PITTSBURGH — It's an investigation one man say affected him differently than any other. We continue to remember U.S. Air Flight 427, which crashed 25 years ago this week. Channel 11 went to Washington D.C. to talk to the two men who led the investigation into what happened and what happened to the families of the victims.
"Beaver county 911 what is your emergency?" said an emergency responder on September 8, 1994.
The male caller responded, "plane crash, green garden plaza, right on the other side." (911 calls courtesy of Beaver County Times.)
It didn't seem real at the moment. Something we heard over and over again from the 911 calls that came in. The crash of U.S. Air Flight 427 took the lives of all 132 people on board.
Twenty-five years later, it still sticks with then-National Transportation Safety Board Chairman Jim Hall who flew in from Tennessee to speak with us. He was on the ground shortly after surveying the crash site.
"It was the first major accident while I was the newly appointed chairman of the NTSB. It will be in my heart all of my life," said former NTSB Chairman, Jim Hall.
What caused the crash proved challenging in part because of the wreckage, technology on the plane and from what Hall says were less than cooperative partners in U.S. Air and Boeing.
"The culture at that time in the aviation industry, not just U.S. Air was again related to their own financial interest and not the care of their passengers," said Hall.
It became one of the most prolonged investigations in NTSB's history. After four and a half years, investigators determined a problem with the 737's rudder system caused the crash. A similar determination was made when the same type of Boeing jet crashed three years earlier in Colorado Springs killing all 25 people on board.
Aviation expert Peter Goelz was the NTSB's managing director when the board released its findings from Flight 427.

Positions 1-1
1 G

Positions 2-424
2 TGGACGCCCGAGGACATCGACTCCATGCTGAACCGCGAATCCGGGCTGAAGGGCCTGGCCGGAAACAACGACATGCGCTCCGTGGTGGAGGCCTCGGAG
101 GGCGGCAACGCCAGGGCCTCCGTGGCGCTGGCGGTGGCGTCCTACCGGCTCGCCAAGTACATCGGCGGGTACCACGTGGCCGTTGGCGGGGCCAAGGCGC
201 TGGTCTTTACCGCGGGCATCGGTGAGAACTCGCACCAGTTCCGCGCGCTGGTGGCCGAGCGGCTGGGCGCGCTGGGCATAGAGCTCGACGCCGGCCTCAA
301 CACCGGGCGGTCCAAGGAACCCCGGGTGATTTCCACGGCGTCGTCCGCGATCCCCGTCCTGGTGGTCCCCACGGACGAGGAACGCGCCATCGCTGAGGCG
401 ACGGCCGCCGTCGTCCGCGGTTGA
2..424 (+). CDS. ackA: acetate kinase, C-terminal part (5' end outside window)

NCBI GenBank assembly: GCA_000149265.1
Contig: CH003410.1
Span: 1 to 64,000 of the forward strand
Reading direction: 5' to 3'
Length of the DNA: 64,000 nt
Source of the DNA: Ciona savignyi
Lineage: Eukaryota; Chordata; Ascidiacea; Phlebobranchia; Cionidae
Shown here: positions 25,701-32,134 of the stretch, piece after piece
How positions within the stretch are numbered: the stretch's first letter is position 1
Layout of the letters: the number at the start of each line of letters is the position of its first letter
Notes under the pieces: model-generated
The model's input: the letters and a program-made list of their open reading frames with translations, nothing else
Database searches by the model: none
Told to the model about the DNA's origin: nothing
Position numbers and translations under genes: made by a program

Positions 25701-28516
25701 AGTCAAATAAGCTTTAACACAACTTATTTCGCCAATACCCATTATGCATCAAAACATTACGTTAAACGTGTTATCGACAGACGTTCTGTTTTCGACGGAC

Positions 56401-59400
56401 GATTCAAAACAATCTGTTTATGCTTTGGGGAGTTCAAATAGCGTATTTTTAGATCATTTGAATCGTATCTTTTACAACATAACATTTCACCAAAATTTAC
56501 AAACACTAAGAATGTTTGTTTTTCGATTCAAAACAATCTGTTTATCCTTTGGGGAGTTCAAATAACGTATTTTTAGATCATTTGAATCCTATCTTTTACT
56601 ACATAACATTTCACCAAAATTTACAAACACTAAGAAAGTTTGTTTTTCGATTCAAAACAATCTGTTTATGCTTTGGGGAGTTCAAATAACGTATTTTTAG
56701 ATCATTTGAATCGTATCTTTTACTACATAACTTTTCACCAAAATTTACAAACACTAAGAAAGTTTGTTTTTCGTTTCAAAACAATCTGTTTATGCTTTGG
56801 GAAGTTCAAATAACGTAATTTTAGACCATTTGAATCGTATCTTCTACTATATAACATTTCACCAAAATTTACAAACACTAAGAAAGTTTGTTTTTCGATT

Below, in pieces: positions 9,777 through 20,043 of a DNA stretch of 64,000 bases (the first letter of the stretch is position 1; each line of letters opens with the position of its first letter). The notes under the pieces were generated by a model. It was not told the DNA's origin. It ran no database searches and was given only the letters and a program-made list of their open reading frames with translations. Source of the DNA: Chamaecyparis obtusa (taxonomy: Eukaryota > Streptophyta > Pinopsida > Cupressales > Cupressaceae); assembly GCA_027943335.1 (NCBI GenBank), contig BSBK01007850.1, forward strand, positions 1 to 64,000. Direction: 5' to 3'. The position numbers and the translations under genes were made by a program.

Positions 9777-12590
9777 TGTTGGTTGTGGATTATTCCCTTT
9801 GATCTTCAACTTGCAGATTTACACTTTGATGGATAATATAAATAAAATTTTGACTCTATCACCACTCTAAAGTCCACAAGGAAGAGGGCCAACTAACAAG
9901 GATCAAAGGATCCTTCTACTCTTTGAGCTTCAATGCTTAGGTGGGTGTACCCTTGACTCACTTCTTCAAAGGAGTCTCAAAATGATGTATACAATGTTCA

"That system was flawed from a number of standpoints," said former NTSB managing director, Peter Goelz. "Boeing was very reluctant to change that system because it would have had to admit it made a mistake."
The system was fixed after the NTSB's finding was released. Both Hall and Goelz see parallels between those crashes and the recent crashes involving Boeing 737 Max 8 Jets in Indonesia and Ethiopia.
"That's why it's been so disappointing on these two recent accidents with Boeing," said Hall. "To see the same type of failure to be transparent as they should be."
But in the aftermath of the devastation, it was the victim's families who are responsible for lasting change.
After years of communication breakdowns and a lack of consistent information, the families helped push the Aviation Disaster Family Assistance Act into law giving those impacted by plane crashes financial resources and a central place to get information and recovered items.
A system that because of U.S. Air Flight 427 is now standard worldwide.
"By stepping up and speaking out on their own behalf," said Goelz. "By demanding that they be treated with decency and respect, these family members changed the world, and they deserve the credit."
11 Investigates reached out to Boeing with questions about what the company learned about Flight 427 and parallells drawn to recent crashes.
A Boeing spokesman responded with a brief statement saying: "We extend our deepest condolences to the families and loved ones of all the passengers and flight crews lost in aviation accidents. Safety is our highest priority as we design, build, and support our airplanes."
We continue to remember the victims of Flight 427 on Thursday. Channel 11's Melanie Marsalko sat down with a woman who lost her son. The woman learned her son caught Flight 427 as an early flight home to see his family. It's an emotional story you won't want to miss.
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